Hallisso, is the co-founder of Basmeh and Zeitooneh a Syrian NGO, whose five founders include three Christians.

“Our work in Turkey and Lebanon is almost 100 percent with Muslim Syrians,” Hallisso told IPS. “I think working hand-in-hand with different people from different religious backgrounds is what we need right now.”

“Religion is a powerful tool, but instead of using it for destruction and hatred, we are going to use it to build bridges between different communities to pave the way towards a better community for our kids,” he said.

Trump’s order also states that once the U.S. refugee program resumes it will prioritise claims from religious minorities – prompting some to believe that Christian refugees from these Muslim majority countries will be prioritised.

However Hallisso, himself a Syrian Christian, disagreed that in the case of Syria Christians are more persecuted than Muslims.

“We are all human beings suffering from an impossible situation that we wish to have an end to soon,” he said.

Hallisso described the women’s marches that occurred the day after Trump’s inauguration as an important act of solidarity.

“I wish we can in the coming few months and years to expand this solidarity to become global solidarity movement,” he said. “If the people of goodwill do not work together and the bad guys would have the last say.”

Said Sabir Ibrahimi, who was born in Afghanistan and now lives in New York told IPS that he has seen a growing movement of people of different background in the United States bridging divides.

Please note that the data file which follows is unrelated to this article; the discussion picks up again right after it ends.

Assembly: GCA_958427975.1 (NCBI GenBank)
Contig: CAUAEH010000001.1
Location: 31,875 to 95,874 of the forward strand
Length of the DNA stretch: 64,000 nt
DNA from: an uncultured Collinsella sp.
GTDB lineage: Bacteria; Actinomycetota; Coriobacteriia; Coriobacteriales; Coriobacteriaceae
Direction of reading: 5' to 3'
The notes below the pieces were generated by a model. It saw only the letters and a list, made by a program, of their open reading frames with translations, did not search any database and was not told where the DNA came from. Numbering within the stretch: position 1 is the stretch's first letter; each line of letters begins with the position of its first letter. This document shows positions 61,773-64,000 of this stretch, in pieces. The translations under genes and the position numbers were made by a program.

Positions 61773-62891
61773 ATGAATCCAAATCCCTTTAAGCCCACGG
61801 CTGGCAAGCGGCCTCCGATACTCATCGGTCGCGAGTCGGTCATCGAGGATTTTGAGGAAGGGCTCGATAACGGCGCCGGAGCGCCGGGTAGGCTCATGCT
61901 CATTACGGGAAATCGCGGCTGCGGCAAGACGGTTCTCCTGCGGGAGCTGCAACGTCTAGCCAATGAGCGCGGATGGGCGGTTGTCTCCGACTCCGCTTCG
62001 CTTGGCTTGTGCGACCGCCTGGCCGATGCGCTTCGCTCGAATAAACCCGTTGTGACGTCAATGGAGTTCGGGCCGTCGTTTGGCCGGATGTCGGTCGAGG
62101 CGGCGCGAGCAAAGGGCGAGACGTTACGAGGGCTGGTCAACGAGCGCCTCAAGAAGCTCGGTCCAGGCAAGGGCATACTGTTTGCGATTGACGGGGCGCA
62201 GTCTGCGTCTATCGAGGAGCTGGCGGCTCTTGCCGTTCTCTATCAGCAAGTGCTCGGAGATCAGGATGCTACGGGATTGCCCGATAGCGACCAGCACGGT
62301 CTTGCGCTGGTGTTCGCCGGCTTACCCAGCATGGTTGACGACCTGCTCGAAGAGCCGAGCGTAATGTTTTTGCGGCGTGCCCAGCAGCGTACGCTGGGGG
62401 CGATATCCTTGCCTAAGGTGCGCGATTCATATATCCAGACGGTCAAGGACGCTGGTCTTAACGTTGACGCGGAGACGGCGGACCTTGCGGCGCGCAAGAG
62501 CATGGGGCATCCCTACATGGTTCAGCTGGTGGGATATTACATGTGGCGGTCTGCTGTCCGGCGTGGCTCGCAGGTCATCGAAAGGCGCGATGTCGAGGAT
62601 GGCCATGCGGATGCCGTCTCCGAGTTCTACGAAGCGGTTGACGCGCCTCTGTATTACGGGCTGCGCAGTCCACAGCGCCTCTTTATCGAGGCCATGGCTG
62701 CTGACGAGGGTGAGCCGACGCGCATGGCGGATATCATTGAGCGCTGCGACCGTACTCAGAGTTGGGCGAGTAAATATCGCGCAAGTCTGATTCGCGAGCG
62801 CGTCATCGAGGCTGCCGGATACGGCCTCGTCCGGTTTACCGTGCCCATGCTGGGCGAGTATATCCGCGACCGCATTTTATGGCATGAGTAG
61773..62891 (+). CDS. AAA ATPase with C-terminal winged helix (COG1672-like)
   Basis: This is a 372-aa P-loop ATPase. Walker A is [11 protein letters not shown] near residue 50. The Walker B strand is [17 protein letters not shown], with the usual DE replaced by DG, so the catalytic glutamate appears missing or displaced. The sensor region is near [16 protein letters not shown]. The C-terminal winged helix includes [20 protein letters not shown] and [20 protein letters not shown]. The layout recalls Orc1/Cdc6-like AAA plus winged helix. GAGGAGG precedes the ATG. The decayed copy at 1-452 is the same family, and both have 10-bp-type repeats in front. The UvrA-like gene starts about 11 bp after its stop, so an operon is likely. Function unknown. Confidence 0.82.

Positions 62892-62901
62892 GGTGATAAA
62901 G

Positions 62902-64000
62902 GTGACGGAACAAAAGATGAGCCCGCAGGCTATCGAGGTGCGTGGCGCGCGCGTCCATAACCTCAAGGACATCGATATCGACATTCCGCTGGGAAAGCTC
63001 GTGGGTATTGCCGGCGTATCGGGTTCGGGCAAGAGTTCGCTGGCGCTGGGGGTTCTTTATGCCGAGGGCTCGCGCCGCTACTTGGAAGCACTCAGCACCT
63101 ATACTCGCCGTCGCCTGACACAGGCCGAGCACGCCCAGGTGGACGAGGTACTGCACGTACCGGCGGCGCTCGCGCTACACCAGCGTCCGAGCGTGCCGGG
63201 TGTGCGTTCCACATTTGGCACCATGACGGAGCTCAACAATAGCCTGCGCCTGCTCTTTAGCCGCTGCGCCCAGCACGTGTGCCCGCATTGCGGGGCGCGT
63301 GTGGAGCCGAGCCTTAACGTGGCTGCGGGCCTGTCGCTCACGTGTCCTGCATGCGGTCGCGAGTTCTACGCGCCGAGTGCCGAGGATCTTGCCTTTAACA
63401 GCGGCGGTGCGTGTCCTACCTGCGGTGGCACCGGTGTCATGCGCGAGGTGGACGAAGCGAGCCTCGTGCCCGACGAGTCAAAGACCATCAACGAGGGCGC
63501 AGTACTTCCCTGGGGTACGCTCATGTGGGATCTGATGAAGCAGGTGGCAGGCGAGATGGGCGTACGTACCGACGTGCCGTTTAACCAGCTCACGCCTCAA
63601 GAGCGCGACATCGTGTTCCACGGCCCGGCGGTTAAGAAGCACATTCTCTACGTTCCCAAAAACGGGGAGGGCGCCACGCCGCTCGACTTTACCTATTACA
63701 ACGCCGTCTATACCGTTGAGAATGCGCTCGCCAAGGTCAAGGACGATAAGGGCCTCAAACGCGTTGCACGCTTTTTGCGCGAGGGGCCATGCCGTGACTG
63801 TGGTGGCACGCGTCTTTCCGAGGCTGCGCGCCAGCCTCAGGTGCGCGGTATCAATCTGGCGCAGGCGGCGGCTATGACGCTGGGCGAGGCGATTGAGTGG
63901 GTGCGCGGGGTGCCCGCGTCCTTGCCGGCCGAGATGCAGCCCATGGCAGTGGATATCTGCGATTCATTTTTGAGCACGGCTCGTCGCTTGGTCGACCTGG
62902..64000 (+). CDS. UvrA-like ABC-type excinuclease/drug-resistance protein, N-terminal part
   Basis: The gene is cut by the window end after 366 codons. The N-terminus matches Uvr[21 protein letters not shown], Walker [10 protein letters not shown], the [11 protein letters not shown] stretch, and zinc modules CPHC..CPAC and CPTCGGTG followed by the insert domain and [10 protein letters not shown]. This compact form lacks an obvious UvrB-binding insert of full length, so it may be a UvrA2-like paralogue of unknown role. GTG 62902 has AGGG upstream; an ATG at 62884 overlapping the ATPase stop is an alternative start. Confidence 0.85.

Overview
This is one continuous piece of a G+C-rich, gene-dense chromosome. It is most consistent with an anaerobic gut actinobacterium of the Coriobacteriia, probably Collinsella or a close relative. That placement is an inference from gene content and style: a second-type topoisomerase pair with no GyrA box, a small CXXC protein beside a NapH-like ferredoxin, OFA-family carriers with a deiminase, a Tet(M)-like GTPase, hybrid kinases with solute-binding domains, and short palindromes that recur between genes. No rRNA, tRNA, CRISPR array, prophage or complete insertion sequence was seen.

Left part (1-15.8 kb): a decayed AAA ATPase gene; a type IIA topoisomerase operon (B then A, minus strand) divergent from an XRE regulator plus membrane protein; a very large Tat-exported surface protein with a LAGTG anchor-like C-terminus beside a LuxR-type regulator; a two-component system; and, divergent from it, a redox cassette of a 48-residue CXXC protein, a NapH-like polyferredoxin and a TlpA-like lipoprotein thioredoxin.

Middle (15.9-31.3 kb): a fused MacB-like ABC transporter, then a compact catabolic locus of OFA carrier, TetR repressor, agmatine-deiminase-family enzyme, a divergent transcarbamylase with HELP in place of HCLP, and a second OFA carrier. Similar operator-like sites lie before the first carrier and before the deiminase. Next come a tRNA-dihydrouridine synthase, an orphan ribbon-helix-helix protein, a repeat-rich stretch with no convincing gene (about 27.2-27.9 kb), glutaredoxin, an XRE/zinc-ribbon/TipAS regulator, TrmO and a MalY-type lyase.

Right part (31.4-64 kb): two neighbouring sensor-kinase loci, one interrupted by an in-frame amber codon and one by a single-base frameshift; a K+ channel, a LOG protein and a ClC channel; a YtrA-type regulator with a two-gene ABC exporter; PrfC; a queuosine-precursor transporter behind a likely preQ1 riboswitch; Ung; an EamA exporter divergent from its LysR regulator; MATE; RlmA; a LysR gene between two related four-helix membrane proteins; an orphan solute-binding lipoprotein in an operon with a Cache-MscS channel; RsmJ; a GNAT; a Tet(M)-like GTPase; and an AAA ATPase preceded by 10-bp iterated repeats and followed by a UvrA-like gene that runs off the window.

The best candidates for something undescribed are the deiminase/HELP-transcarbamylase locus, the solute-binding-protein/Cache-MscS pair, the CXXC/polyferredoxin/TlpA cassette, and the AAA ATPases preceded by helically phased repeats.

Ibrahimi is part of a group which organises interfaith solidarity events between Jewish and Muslim people living in New York.

“We sense open Islamaphobia and subtle anti-semitism – not to mention the anti-women rhetoric and more,” Ibrahimi told IPS.

“The good news is that some Muslim-Jewish and other faith or non-faith groups have come together to voice their concerns about this whole chaotic policy shift and we have witnessed these groups showing up in protests in large crowds, across the country, in unprecedented ways probably since the 1960s during the Vietnam war.”

Meanwhile, the White House has also been criticised for failing to mention Jewish people in its statement issued on Holocaust Memorial Day.

“I think it’s so bizarre to talk about the Holocaust and not mention Jewish people,” said Ibrahimi. “It was the Jewish people who had suffered the most during those horrific times of World War Two.”

He said that people are drawing connections and associating significance with the marginalisation of minorities in Nazi Germany and the events unfolding in the United States.

For some American Jews, it was no coincidence that the dramatic change in US immigration policy was announced on Holocaust Remembrance Day:

Jeremy Ben-Ami, President of Liberal Jewish advocacy group J Street said that it was a “terrible irony” that Trump signed the order on International Holocaust Remembrance Day.

“The fact that President Trump’s order appears designed to specifically limit the entry of Muslims evokes horrible memories among American Jews of the shameful period leading up to World War Two, when the United States failed to provide a safe haven for the vast majority of Jews in Europe trying to escape Nazi persecution,” said Ben-Ami.

Meanwhile, former U.S. Secretary of State Madeleine Albright wrote on Twitter on Wednesday that she was ready to register as a Muslim in response to Trump’s proposed Muslim Registry – which as yet has not been enacted: